Anxiety: Jo’s story 

Jo has had social anxiety since her childhood. In this video, she describes how she went through childhood and adolescence accompanied by constant worries and fears and how this affected her ability to take part in social activities or form relationships. Find out what helped her to manage her anxiety as an adult.

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Transcript of Anxiety: Jo’s story

I remember when I was very young, probably as a toddler actually,

I was always anxious if I was asked to go to a birthday party

or any gathering with other children.

I didn't know why. I didn't understand why.

I just knew that it made me feel anxious and I didn't want to go

and I would get very upset.

I found it very overwhelming.

All the other children would be having a good time,

enjoying themselves, chattering,

and I would sit there and be very, very quiet.

I recognised that I had a problem.

I felt I wasn't the same as all the other children

from a very early age.

It began to be a problem in my teenage years

because other teenagers then start to break away from parents

and start going out to clubs, pubs, etc, boyfriends,

something that frightened me to death.

I just could not relax. Again I didn't want to go

and didn't feel comfortable.

Even when I did go out,

as the evening progressed, I didn't start to feel more and more relaxed.

I would just stay at the same level of tension.

So it didn't get any easier.

So I think it got worse really

throughout my teenage years and into my early 20s.

That's when it really peaked.

If I was invited somewhere, I would worry and worry about it beforehand,

so there would be nothing else on my mind.

I would catastrophise it. Everything that could go wrong I would think about

and imagine that that is what would happen.

So that by the time I actually did get to the event,

I would be in such a state of panic and anxiety,

feel excessively self-conscious,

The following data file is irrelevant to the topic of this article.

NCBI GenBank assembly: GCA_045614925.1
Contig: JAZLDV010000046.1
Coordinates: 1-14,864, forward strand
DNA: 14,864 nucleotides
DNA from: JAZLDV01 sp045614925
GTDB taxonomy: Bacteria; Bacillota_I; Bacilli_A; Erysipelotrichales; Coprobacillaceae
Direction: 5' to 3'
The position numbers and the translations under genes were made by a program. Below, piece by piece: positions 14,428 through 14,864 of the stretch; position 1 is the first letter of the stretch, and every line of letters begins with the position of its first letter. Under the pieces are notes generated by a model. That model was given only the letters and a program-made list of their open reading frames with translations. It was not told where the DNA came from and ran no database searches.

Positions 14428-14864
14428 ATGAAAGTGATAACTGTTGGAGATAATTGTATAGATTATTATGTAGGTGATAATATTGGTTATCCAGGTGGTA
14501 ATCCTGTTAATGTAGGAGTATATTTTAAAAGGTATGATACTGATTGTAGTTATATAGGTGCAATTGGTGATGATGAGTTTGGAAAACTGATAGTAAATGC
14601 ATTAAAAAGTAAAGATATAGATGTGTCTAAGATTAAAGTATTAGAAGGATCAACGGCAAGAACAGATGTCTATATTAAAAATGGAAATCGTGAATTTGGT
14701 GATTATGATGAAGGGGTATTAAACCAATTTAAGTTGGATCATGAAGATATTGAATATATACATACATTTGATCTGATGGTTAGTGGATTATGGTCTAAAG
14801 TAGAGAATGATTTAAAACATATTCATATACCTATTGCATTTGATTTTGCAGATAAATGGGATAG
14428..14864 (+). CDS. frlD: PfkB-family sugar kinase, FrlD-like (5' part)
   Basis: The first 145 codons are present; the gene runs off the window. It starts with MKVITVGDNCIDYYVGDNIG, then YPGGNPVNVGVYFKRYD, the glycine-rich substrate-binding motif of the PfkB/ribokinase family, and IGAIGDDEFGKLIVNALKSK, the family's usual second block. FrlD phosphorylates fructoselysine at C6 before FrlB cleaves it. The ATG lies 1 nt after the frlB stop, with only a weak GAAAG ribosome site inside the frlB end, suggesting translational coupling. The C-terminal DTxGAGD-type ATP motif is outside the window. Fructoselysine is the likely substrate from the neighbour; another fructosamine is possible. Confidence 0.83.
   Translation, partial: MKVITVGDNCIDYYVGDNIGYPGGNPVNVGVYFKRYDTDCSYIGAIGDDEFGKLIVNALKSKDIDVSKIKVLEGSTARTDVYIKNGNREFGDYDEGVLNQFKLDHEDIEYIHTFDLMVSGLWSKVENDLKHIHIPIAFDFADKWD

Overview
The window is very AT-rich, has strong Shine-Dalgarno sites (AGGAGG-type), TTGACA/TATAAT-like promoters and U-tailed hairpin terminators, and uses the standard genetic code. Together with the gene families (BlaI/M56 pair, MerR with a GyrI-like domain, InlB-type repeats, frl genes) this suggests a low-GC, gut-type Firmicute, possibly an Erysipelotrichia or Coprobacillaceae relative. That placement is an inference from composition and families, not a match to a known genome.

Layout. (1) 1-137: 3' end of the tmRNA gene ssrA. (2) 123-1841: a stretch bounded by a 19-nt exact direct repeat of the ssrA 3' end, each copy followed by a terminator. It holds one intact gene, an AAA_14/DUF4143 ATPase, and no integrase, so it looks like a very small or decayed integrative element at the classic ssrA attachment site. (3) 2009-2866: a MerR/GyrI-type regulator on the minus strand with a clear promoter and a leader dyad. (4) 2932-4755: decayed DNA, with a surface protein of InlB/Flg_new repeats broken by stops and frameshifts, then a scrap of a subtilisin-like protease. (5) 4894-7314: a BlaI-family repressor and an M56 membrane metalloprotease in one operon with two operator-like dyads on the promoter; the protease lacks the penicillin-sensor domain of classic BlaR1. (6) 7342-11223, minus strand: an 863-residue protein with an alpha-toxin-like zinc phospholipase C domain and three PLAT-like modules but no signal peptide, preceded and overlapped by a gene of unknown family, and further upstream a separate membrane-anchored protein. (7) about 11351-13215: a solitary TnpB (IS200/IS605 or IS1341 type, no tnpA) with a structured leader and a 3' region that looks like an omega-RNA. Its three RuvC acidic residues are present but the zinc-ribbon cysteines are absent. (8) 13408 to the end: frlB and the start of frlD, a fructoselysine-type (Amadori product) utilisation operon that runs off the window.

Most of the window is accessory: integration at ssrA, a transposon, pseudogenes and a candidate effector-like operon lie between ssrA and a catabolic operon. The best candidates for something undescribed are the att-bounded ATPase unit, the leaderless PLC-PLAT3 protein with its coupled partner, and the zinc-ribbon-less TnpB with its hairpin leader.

feel so shaky, hot, sweaty, uncomfortable.

I would struggle to find the right words. My mind would go blank.

My memory would go and my concentration would go.

I was so embarrassed and ashamed at the fact that people could see I was nervous

in a situation that really everybody else was just enjoying.

It could be a disco, a club, a pub. Everybody was supposed to be....

You're supposed to have a good time and relax.

But I wouldn't be. I would be fighting my nerves, my anxiety.

Avoidance has been a pattern of life, unfortunately.

It's a classic symptom of social anxiety

but unfortunately I now realise that that has not helped.

That has probably fed the fear

and allowed it to go on for as long as it has done.

I first sought help in my late teens because I left school due to anxiety.

It was at that point then that I went to see my GP

who immediately gave me tranquillisers.

But I was also referred in the meantime to a psychologist.

It was really a case, to be honest, over the next ten, 20 years,

of going back and forth from the GP,

of trying different types of medication,

trying different jobs, trying college.

All of these things didn't last long because my anxiety took over.

I didn't think I was ever going to get any better.

I thought I'd reached a point of no return really.

I felt very, very ashamed that I wasn't going out working.

I knew I couldn't stay at home forever.

There was always a point when I was going to have to go out into the world

and work to earn a living.

I couldn't stay on benefits for the rest of my life.

But I always felt very, very guilty about that,

very, very ashamed, very embarrassed.

And also sad, very, very sad, very upset that I was missing out on life.

There's a whole world, a big world out there, all sorts going on,

people to meet, things to do, and I was missing out on all that.

So it was very, very depressing as well,

but a vicious circle

because to do all those things would have meant having to go out

and tackle my anxiety,

but at that point I didn't know how to tackle it.

I was going to the job centre in between and just keeping an eye open

just to see if there was something that I could do.

It was on one of those visits to the job centre that I spoke to the DEA,

disability employment advisor,

who mentioned computerised CBT at my local hospital.

So I went along and I did a course, an eight-week course,

and I found that really, really helpful.

It gave me an insight into the mistakes that I'd been making

in my thought processes,

the catastrophising, the anticipatory anxiety

and also the behaviours that I'd adopted.

And it was also very empowering because it showed me

that I can be in charge of my own thought processes

and that I can change them.

You'll never get rid of it completely, anxiety,

but you learn to manage it so that it doesn't debilitate you as much.

It doesn't impinge so much on your life.

And also you learn to accept part of it as well.

You can accept so much anxiety.

Keep pushing yourself.

Keep putting yourself in the feared situation,

but at the same time seek therapy because there is help out there.

And even if you do access therapy and it doesn't work for you,

don't give up. Go out and find another type of therapy

because one therapy doesn't suit everyone.

And there is lots of different help out there,

so you will find something that helps you.


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